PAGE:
So, what are the safeguards?

Separate check signing authority from bookkeeping
In most practices, the owning dentist should be signing all checks and authorizing each disbursement.

Reconcile statements properly
Reconcile bank statements in relation to both business revenues (deposits) and business expenses (disbursements). Be a part of this process, if you assign it to a bookkeeper. 

Perform random spot checks
Do some spot checking in relation to accounts receivables, insurance claims, and business expenses. For expense reimbursements, adopt the policy of requiring receipts and a brief explanation of the expense. Review each request. 

Know who you’re hiring
For employee applicants, consider doing a general Internet search, including public areas of Facebook and the like.

Pay attention to changes in spending
Be aware of employee changes in spending patterns (such as vacations, new homes, or cars, etc.). If there isn’t an obvious explanation, become increasingly vigilant.

Reporting options
Consider adopting a policy of consumer reports and criminal background checks for employees. As to new employees, normally this would be done as a final step after you’ve selected the person to hire. These checks can be relatively inexpensive. One governmental service for a criminal background check is This is limited to Washington state. A commercial service with the ability to check other jurisdictions and to provide the consumer report is AccurateNow No doubt, there are others, as well. 

The Fair Credit Reporting Act (FCRA) requires an employee’s or applicant’s written consent for the consumer report which includes credit information. Such consent is also advisable with respect to the balance of the search as to criminal background and litigation. The form of consent is usually quite comprehensive and it should be available from the commercial service you select.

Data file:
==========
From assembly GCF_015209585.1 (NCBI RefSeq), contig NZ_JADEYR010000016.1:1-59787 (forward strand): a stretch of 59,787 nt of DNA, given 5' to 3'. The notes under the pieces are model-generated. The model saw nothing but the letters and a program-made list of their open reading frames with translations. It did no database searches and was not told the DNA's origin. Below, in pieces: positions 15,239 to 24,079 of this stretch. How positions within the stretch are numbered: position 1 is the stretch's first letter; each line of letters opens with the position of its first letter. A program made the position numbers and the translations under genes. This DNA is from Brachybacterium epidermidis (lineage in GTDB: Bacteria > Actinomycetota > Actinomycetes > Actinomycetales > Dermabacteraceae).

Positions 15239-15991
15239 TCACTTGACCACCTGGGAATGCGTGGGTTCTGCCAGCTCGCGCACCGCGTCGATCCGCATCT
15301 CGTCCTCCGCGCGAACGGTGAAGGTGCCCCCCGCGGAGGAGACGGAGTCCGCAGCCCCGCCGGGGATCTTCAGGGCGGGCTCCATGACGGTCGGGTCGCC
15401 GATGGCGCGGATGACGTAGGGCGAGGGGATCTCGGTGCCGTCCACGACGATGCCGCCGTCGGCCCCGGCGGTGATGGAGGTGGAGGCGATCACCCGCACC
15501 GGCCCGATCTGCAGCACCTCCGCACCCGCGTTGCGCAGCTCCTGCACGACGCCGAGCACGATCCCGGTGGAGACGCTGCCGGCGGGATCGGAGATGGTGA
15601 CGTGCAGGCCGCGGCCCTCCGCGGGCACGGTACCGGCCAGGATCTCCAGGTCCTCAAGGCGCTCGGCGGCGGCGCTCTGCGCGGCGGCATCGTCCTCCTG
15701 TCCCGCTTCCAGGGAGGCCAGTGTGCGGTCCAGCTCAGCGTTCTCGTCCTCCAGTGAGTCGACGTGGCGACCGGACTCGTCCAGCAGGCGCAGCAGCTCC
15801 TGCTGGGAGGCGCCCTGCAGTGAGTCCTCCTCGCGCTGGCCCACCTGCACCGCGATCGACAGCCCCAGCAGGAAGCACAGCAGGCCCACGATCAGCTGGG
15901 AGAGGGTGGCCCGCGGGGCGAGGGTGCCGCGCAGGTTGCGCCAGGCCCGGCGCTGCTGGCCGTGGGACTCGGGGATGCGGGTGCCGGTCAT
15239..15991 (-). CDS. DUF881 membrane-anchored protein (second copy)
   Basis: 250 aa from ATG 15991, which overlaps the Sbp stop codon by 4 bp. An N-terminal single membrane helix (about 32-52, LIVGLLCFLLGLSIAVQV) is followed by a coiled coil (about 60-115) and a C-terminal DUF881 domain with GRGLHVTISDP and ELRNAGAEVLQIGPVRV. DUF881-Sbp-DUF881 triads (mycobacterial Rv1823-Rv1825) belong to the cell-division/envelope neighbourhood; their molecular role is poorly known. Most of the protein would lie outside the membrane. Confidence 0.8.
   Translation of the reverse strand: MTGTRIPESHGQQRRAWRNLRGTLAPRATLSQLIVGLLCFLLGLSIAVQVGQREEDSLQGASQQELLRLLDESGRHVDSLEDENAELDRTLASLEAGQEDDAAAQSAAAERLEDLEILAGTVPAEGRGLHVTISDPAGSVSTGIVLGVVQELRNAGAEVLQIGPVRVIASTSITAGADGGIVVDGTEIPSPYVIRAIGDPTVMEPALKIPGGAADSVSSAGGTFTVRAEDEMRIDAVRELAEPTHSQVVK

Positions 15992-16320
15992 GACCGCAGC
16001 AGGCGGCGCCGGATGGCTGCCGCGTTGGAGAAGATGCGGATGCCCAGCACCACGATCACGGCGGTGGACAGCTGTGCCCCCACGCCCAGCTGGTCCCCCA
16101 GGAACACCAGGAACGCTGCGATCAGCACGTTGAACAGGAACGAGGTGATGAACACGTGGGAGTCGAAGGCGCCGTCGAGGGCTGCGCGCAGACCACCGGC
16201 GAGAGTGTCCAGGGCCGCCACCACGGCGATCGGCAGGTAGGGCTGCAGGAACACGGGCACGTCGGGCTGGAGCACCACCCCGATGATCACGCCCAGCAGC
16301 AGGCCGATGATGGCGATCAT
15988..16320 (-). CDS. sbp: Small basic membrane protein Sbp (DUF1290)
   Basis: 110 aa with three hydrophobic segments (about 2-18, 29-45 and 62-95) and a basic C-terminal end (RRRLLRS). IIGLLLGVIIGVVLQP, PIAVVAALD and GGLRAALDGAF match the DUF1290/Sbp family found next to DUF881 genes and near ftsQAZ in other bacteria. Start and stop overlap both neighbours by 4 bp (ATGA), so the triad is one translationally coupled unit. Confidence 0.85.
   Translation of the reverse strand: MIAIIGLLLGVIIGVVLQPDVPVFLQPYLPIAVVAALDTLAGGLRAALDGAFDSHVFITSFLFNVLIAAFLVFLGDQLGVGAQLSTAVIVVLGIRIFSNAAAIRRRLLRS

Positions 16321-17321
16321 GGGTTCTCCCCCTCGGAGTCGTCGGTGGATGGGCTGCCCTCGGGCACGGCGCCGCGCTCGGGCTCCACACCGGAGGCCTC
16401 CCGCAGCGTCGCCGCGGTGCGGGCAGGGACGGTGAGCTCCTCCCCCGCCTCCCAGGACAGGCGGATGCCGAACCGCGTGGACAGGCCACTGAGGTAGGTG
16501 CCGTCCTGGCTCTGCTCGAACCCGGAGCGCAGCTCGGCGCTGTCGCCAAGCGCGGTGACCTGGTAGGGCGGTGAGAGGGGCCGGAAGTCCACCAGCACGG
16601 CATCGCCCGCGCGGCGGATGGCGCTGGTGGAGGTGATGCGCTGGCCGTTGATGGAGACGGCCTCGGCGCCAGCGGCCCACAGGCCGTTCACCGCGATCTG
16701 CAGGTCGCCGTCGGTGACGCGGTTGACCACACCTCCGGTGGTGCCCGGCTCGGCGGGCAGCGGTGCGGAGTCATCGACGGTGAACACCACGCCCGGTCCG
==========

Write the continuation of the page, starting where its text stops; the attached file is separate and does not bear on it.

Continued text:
Employers who adopt a policy of requiring background searches should apply the policy on a uniform basis. This would include each new employee (including dentists). Note that the searches can include existing employees with their consent. 
Selective application of a policy of background checks should be avoided as it might provide a basis for a claim of discrimination. 

Insurance Coverage
Your basic insurance policy may have fidelity insurance coverage for employees, usually with a low limit, perhaps $5,000 or so. Consider adding additional coverage by bond or fidelity insurance to provide a limit of $25,000 or more. (WDIA can be helpful here.)

If you are victimized
If you incur an actual embezzlement loss, report it as a crime and cooperate in the criminal prosecution. If your insurance includes a bond or fidelity insurance component, the criminal reporting process will be a condition of your claim. 

Consult with your accountant and your attorney
There may be additional steps they could suggest. Also in the event of a loss, if there is an ambiguity concerning the circumstances or as to the employee or other person responsible, you will want the advice of these persons as to how to proceed with an investigation, and how to implement the resulting employment decisions. 
These general safeguards are not assured to protect you. But they may allow you to make more informed hiring decisions and to become aware of problems or warning signs at an earlier stage than otherwise would occur. Also, the existence of protective policies which are followed may raise the culture of compliance, lowering the risks for your business.